Introducing increasing amounts of foods that contain baked milk into the diets of children who have milk allergies, helps a majority of them outgrow their allergies, a study conducted at Mount Sinai School of Medicine's Jaffe Food Allergy Institute has found.
Researchers studied 88 children, aged 2 to 17 years, who were diagnosed with milk allergy, evaluating their tolerance to foods containing baked milk, such as muffins, waffles and cookies. The high temperatures used in baking cause the proteins in milk to break down, reducing the allergenicity.
At the end of the study period, 47 percent of the children in the experimental group could tolerate unheated milk products, such as skim milk, yogurt and ice cream, compared to only 22 percent in a control group, indicating that controlled, increased exposure to baked milk products accelerates the rate at which children outgrow their milk allergies.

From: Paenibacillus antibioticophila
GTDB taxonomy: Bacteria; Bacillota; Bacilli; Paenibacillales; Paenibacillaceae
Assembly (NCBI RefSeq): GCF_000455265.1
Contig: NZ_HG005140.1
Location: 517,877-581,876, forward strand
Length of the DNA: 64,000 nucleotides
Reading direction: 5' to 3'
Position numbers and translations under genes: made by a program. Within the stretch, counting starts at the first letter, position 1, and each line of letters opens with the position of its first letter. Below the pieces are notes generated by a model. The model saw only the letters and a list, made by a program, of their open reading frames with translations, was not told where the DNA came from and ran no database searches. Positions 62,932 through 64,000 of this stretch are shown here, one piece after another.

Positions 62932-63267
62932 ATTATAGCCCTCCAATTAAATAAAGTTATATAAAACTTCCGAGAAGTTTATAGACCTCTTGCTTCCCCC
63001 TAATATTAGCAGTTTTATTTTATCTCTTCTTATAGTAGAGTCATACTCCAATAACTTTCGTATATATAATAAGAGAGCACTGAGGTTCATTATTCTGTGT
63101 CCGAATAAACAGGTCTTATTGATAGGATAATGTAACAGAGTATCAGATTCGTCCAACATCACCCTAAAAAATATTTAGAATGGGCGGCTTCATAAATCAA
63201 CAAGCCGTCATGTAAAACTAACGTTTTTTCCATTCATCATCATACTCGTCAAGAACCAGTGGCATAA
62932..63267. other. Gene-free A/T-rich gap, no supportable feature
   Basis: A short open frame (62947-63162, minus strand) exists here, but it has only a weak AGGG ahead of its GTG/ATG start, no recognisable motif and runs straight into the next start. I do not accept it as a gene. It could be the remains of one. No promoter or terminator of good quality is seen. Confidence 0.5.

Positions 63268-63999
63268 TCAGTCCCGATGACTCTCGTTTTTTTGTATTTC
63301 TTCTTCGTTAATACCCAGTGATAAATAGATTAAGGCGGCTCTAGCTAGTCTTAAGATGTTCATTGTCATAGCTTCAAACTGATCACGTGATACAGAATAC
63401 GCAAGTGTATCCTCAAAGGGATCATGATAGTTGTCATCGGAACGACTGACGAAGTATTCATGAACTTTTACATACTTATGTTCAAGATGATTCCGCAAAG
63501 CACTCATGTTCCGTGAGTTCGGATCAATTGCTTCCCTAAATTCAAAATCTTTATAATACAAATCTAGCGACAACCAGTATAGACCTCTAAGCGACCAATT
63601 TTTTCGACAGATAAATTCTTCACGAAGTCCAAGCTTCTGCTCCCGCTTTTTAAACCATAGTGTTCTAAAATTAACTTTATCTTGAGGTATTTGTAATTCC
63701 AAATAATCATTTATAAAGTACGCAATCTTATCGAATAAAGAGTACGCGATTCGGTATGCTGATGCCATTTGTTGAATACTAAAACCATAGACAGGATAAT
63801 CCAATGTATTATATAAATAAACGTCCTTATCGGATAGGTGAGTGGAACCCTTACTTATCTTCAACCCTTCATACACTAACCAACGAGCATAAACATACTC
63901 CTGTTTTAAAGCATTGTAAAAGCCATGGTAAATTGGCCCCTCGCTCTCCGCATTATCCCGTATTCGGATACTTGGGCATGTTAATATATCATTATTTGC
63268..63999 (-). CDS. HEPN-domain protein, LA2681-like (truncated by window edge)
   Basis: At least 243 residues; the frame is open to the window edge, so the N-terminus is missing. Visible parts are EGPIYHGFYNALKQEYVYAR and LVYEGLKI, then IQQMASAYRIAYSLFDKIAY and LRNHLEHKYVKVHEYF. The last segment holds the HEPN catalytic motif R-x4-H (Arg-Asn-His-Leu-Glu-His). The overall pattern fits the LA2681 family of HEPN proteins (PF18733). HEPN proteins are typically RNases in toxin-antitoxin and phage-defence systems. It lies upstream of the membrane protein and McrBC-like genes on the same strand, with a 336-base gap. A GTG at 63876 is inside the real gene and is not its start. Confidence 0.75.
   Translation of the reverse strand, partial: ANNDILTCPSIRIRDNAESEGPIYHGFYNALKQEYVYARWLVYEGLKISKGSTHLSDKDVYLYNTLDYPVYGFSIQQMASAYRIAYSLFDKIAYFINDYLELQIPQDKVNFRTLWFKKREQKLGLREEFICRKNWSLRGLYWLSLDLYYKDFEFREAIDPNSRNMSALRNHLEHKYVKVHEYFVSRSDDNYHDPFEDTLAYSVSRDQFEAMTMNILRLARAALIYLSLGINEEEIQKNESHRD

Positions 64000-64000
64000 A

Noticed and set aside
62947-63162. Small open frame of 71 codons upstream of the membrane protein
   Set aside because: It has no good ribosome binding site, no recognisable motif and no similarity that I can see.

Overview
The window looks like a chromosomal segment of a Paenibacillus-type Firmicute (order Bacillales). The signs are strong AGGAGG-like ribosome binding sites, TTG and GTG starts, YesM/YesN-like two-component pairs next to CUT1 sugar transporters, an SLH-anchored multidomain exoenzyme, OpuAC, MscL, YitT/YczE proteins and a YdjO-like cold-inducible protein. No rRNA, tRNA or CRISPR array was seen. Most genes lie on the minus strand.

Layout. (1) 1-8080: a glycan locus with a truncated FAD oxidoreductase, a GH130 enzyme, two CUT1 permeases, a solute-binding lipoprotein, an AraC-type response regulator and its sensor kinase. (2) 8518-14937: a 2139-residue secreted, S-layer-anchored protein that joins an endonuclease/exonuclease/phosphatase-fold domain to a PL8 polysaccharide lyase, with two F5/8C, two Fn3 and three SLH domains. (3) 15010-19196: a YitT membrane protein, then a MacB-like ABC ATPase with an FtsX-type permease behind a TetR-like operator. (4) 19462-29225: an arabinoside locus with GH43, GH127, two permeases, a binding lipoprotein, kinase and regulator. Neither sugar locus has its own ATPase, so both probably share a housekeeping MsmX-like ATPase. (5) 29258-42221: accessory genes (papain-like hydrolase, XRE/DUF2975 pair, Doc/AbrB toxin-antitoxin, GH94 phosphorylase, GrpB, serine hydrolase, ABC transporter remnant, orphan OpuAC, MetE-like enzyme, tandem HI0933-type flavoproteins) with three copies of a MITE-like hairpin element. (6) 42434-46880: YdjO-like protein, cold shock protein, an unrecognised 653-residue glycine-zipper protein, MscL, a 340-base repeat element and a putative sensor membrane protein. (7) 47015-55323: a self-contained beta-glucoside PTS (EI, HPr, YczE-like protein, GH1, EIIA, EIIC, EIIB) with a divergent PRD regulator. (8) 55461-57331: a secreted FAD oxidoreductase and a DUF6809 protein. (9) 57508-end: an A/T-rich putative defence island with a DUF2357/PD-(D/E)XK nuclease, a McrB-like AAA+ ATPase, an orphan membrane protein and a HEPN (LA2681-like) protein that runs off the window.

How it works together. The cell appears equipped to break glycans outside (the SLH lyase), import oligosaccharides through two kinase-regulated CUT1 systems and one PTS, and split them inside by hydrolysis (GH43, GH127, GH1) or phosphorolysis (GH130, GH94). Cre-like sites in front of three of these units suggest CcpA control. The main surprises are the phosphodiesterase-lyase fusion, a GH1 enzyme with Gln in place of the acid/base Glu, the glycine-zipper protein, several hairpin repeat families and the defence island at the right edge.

"This study shows that many children with allergies do not need to completely avoid all milk products," said Anna Nowak-Wegrzyn, co-author of the study, and an Associate Professor of Pediatrics, Allergy and Immunology at Mount Sinai School of Medicine.
"It's also an encouraging sign that through careful medical supervision, children can grow out of their allergies much quicker," added Nowak-Wegrzyn.
The study is detailed in the Journal of Allergy and Clinical Immunology.